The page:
What is happiness?
First of all, happiness refers to what you can get from others and your environment. In other words, you're happy when your material and emotional needs are fulfilled.
Take Abraham Maslow's Hierarchy of Needs. Outdated or not, it gives us an idea of what people need to be happy and the importance of each of those areas in our lives - from basic biological needs like food and shelter to more elevated needs like self-development and creativity.
However, fulfilling our needs doesn't always make us happy. And in many cases, that comes in direct conflict with the happiness we seek. For example, a job that covers our basic needs for food, shelter, and security could be getting in the way of your need for creativity, flexibility, and freedom.
On top of that, we tend to think of happiness as static, as something you either have or don't. However, this isn't the case, at all. Instead, happiness is fluid and fleeting.
So, is the pursuit of happiness an illusion?
Not necessarily. Instead, to find that happiness, you need to redefine it, first.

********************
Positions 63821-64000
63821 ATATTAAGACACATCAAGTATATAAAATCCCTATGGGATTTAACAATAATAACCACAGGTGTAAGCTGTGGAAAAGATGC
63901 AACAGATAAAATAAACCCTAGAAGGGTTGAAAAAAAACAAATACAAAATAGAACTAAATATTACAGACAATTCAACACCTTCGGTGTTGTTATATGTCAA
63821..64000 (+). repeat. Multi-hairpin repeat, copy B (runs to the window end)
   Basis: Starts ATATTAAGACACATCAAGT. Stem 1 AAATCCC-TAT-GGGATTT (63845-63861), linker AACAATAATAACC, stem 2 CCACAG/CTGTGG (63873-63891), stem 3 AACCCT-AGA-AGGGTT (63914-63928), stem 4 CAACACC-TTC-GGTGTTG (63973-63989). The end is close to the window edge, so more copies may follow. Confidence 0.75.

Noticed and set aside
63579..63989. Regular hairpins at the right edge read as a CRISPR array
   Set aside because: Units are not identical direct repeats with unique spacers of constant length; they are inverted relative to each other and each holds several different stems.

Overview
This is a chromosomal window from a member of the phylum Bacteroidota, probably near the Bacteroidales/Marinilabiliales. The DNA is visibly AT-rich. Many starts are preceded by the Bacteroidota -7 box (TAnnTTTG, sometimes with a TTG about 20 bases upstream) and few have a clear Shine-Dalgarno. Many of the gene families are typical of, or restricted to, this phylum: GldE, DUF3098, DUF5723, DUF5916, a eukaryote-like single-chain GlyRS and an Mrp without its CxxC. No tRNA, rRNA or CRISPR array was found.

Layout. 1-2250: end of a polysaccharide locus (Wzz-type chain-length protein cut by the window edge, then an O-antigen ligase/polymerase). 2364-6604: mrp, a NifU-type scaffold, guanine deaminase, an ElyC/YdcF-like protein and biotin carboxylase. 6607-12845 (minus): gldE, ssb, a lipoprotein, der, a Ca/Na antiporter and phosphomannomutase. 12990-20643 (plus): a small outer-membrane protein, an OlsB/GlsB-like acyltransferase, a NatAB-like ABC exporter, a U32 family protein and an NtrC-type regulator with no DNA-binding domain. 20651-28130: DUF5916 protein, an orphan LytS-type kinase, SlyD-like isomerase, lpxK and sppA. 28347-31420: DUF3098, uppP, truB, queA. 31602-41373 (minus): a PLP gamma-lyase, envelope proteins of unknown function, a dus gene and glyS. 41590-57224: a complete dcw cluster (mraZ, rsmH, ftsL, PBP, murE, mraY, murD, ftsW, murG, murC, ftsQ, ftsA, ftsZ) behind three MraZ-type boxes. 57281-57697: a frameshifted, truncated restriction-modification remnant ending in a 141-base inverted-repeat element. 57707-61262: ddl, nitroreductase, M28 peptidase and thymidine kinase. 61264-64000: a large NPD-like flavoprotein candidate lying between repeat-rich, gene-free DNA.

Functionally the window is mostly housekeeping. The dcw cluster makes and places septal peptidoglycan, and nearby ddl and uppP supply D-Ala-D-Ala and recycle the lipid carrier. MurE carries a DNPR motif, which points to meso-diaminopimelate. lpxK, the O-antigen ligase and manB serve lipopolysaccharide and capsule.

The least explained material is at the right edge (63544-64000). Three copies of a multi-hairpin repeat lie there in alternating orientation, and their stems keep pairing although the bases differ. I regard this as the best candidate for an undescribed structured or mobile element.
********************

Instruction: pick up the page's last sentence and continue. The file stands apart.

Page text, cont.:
We can redefine that happiness by making it broader -- it's not just about the nice feeling you get when your needs are met, or when you receive something pleasant from someone else. It's also about what you can give to others, and how giving gives you a purpose and a connection to your community.
To psychiatrist Viktor Frankl, giving helps you reaffirm your very humanity. It makes you forget yourself, and give yourself to the person in front of you. Luckily, you don't have to change your entire routine to switch the focus from your own thoughts and needs to someone else's.
Here are a few simple things you can do to start giving more:
When you engage in actions that transcend your own search for satisfaction, you make your life meaningful. You become part of a community. You assert your humanity. Moreover, you can be happier and more fulfilled.
Herb Sennett writes about life and how to enjoy it more.
Disclaimer: The information presented is for informational purposes only. It is based on scientific studies, clinical experience, or traditional usage as cited in each article. The results reported may not necessarily occur in all individuals. For many of the conditions discussed, treatment with prescription or over-the-counter medication is also available. Consult your doctor (physician), practitioner, and/or pharmacist for any health problem and before using any supplements or before making any changes in prescribed medications. It could be dangerous to immediately cease taking psychiatric drugs because of potential significant withdrawal side effects. No one should stop taking any psychiatric drug without the advice and assistance of a competent, medical doctor.